How to turn a reserve uplink into backup one, if there exists a main uplink (usually the cheapest) and a reserve one? The process is very similar. 3-5 prepends must be added to the announcements of the reserve uplink, which will artificially extend the path through the backup uplink. Then, if the connection with the primary uplink suddenly disappears, BGP session with it will be closed, the main uplink will stop receiving our networks’ announcements, and correspondingly will stop their further advertisement. Thus, the main route disappears from the BGP routing tables of the Internet border routers, and the long way through the backup link will be the only option. It will be automatically selected as the best. All these procedures take place automatically, without the intervention of a system administrator, script, or anything else.
It is worth mentioning that this method only reduces the probability that the backup path will be chosen as the best. This cannot be guaranteed by any number of prepends, because apart from the technical criteria for the choice of the path, there are also administrative ones. Backup path may be selected regardless of its length. For example, many people prefer to use the way through the exchange points instead of uplink, because it’s cheaper and faster. Uplinks always choose the direct path to the intended customers, even if there are other ways. Some countries prohibit by law the use of the paths through another country, if the internal path is available. As a rule, only 5-10% of the main link traffic passes through the backup link, however, everything depends on the way these links are included in the global Internet.
If you are the customer of a major provider, another way to control traffic is to mark your announcements with special flags – community, that tell the provider’s router where and how to announce your networks. For instance, “to Telia with three prepends, to M9 normally”. There is no standard set of community flags, which is why they need to be stipulated with administrators of your ISP. Usually, these flags are indicated in the description of the autonomous system that can be found in the comments field of RIPE database.
All the information provided above concerns the incoming traffic. Further on, we will discuss the outgoing traffic and measures that need to be taken for its proper management. The routing table must be built in compliance with our administrative criteria and global network announcements from our providers that we need to accept. The most straightforward way is to accept full BGP routing table from all uplinks – the list of all networks that exist in the Internet. Currently there exist 590,000 routes and their number is rapidly growing (see BGP Reports). Size of such BGP routing table (and there has to be at least two of them) amounts to hundreds of megabytes of RAM on the router. Obviously not every router can handle it. What can be done about it? In case it is acceptable for you to have one main provider strictly for outgoing traffic, and the other one strictly for backup – ask them to announce only one prefix: 0.0.0.0/0 or default route, instead of hundreds of thousands of various prefixes. Thus, you will be accepting traffic with higher local-preference priority from one provider (main) and traffic with lower priority from the other, which will be your backup. In case there arise any problems with the main provider, the default route from the backup provider will be considered the best one. This configuration of memory usage will work even on Cisco 800 series. It will even be possible accept routes from local traffic exchange points (usually up to a thousand routes), “free” networks of various providers, networks of its resources, etc.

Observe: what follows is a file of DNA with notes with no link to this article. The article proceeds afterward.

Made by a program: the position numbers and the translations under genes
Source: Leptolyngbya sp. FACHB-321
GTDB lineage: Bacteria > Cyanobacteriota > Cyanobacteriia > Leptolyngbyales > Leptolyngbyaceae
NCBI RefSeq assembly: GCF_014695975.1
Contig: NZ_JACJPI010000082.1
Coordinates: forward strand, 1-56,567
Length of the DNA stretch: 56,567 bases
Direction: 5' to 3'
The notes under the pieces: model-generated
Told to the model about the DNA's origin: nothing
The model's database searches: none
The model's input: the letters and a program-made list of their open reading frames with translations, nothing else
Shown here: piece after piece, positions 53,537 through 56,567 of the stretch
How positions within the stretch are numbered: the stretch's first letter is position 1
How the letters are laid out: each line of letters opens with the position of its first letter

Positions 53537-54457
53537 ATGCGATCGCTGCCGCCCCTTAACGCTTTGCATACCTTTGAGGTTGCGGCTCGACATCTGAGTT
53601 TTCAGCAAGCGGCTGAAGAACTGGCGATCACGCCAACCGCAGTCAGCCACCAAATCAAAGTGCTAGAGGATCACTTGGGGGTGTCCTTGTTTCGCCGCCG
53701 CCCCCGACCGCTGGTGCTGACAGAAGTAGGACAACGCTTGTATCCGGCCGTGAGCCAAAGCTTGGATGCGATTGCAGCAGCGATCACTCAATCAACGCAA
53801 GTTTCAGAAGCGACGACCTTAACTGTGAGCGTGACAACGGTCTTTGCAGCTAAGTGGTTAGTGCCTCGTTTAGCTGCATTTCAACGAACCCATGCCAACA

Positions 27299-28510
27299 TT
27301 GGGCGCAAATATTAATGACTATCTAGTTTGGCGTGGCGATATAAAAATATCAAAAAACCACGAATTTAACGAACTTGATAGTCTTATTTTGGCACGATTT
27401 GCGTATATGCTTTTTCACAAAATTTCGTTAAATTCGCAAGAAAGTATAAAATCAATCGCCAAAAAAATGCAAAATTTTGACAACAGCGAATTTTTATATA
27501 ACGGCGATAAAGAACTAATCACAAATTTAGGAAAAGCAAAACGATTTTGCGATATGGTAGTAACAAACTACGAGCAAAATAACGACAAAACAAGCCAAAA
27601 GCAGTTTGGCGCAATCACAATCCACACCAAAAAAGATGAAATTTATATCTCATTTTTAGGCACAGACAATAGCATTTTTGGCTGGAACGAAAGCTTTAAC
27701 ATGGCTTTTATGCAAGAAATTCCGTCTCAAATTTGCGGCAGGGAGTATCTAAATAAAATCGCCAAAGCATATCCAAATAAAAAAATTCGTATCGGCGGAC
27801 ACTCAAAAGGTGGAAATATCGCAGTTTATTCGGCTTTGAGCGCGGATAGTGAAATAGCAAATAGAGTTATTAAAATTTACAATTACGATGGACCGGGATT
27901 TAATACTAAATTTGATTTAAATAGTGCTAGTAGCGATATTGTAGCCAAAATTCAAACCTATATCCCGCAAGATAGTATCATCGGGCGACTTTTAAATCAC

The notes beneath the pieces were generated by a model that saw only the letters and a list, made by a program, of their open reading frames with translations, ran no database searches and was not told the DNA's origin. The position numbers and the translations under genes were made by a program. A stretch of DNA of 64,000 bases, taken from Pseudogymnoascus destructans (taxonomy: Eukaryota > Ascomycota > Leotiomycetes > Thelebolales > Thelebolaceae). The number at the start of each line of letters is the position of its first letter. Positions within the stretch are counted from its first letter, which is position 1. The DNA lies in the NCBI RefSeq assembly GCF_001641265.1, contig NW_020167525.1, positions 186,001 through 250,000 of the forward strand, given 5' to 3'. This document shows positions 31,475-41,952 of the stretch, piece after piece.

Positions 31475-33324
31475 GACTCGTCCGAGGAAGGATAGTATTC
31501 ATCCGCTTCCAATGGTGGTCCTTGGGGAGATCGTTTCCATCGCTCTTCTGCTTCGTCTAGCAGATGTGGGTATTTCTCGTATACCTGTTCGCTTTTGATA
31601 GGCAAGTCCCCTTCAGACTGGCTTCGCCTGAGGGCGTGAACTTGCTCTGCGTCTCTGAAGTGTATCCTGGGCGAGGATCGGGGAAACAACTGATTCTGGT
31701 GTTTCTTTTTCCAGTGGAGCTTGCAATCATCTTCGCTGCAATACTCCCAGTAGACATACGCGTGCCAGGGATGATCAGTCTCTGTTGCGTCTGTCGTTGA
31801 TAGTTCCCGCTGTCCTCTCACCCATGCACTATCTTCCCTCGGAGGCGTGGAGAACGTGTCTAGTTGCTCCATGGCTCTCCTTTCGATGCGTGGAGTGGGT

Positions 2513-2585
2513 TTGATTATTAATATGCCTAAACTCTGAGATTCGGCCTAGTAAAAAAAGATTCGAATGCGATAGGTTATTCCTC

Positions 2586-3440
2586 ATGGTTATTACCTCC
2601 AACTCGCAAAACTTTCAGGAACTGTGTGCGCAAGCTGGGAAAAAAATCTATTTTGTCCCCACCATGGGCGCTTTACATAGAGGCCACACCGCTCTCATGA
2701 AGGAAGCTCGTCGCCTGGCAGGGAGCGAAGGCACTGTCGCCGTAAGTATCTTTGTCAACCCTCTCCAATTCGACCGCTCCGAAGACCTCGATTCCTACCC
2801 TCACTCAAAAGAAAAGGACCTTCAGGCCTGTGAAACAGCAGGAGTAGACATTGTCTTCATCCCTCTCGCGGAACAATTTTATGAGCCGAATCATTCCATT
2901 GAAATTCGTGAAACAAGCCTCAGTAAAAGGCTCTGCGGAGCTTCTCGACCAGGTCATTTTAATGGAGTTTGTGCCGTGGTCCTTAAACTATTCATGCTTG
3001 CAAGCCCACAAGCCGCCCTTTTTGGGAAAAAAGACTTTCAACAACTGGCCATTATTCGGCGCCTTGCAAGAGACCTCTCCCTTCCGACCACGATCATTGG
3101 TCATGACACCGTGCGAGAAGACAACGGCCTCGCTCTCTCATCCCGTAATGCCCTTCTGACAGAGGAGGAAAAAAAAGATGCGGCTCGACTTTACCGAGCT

You can also build peerings. Peering is a link, built directly to the neighboring network, which receives neighboring routes and announces its own. Internetwork exchange is built this way. Participation in traffic exchange point means that we announce routes to our networks and in exchange receive and accept direct routes to the members’ networks, thus, building interworking exchange on a city or country scale.